Don’t call it a “geofence.” UberMedia introduces the “Optimal GeoSpace”
Company's dynamic targeting is based on actual foot traffic patterns throughout the day and is specific to each location.
UberMedia has launched what it calls the “Optimal GeoSpace,” a dynamic targeting zone that changes by location, time of day and retail category. The company says it developed the approach to fight against the blunt, “one size fits all” approach of conventional geofences.
Several years ago, xAd introduced what it called SmartFencing, which is conceptually similar.
UberMedia’s Optimal GeoSpace was developed from a internal product used to help retailers make real estate site decisions. The collected data reflect consumer shopping foot-traffic patterns and retail “trade areas,” according to Michael Hayes, UberMedia’s CMO. The methodology was then translated into an advertising and offline attribution product. “We look at shopping patterns throughout the day to determine the optimal shopping area for each location,” he explained.
UberMedia says it’s analyzing “billions of high-quality location data points over a period of time” to define these Optimal GeoSpaces, which are then algorithmically adjusted based on actual consumer behavior. The analysis also factors in “where visitors likely live and/or work, and path-to-purchase data evaluates where store visitors were in the hours prior to arriving at a location.”
As indicated in the images above, the geospaces may change for the same location throughout the day or may be very different for the same retailer at different locations depending on consumer foot traffic.
I spoke with UberMedia’s Hayes at length about the efficacy of real-time location targeting vs. using location history and real-world behavior to define audiences for subsequent ad targeting. The example I discussed with him, among others, is one originally presented by David Staas of NinthDecimal: “Is the best time to target a golfer on the golf course?” The answer there is probably not.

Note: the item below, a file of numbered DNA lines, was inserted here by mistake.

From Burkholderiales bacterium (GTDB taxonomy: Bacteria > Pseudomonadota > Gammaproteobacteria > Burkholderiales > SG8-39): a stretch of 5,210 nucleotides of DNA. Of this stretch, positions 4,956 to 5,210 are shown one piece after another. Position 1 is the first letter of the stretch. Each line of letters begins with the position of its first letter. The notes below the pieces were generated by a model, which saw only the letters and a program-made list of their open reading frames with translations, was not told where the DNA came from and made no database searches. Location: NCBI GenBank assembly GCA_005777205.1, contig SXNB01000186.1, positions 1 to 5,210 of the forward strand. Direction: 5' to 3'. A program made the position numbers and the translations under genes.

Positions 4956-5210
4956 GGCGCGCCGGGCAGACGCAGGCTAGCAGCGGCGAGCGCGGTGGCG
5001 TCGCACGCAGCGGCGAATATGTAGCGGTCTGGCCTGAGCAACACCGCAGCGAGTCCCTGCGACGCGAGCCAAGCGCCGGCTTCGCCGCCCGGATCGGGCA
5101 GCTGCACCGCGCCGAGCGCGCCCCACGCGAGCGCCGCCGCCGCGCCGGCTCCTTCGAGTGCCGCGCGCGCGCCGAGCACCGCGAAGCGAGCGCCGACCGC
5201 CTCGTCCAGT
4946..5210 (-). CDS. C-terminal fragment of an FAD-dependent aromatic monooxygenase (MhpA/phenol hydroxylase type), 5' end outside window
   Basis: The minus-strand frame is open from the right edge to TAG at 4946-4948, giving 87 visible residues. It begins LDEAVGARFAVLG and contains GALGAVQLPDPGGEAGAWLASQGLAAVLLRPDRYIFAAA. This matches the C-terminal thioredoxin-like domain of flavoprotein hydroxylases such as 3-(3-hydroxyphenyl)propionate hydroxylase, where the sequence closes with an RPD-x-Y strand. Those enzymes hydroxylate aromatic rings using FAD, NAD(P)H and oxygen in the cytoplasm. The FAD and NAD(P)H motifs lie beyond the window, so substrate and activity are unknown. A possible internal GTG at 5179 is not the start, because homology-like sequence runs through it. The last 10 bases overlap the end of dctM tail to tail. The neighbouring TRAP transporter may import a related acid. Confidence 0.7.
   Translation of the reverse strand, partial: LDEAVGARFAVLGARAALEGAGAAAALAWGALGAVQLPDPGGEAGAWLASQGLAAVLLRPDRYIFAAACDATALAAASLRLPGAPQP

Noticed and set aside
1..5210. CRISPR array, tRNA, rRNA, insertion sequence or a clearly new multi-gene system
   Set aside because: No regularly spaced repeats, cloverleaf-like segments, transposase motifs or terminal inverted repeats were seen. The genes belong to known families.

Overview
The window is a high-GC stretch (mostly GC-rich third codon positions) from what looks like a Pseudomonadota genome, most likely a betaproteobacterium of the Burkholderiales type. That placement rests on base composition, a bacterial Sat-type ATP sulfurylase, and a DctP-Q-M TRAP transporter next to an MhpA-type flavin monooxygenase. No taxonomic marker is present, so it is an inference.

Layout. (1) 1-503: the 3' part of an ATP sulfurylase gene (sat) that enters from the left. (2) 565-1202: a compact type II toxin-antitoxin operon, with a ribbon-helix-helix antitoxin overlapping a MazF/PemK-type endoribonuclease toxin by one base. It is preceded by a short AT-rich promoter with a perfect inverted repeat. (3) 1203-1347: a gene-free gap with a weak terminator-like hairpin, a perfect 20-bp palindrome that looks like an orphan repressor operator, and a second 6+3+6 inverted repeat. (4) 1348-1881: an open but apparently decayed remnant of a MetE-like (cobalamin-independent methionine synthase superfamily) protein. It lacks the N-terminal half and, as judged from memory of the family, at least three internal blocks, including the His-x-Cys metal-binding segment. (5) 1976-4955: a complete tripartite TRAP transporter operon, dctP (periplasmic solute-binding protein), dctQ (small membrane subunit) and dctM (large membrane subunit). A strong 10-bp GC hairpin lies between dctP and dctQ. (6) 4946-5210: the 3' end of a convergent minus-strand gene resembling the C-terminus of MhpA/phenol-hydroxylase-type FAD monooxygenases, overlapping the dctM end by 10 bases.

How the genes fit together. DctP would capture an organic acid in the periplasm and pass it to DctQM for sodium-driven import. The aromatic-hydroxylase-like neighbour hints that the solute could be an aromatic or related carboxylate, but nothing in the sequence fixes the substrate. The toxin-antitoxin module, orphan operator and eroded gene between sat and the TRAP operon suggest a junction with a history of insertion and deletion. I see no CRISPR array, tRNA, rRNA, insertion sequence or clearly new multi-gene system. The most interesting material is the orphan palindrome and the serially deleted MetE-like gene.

While campaign-specific, Hayes agreed that much of the time marketers are not going to want to reach most mobile consumers in real time. The now-cliche Starbucks coupon example is unlikely to prompt me to change my behavior in the moment (I’m busy), though it might get me to come back later. However, well-timed campaigns and promotions that generate awareness — for example, xAd’s free Slurpee day ads or a pre-lunch promotion for Chipotle — can change what might be called “near-time” behavior. An in-venue promotion at a concert or sporting event, for example, might also prompt near real-time action.
Despite the varied scenarios, marketers tend to think about location and geofencing in terms of direct response in almost every case. Yet geofencing may actually be a more powerful branding and awareness tool. Regardless, a much more nuanced approach is required to make the most of the increasingly sophisticated location analytics and targeting capabilities that companies such as UberMedia are rolling out.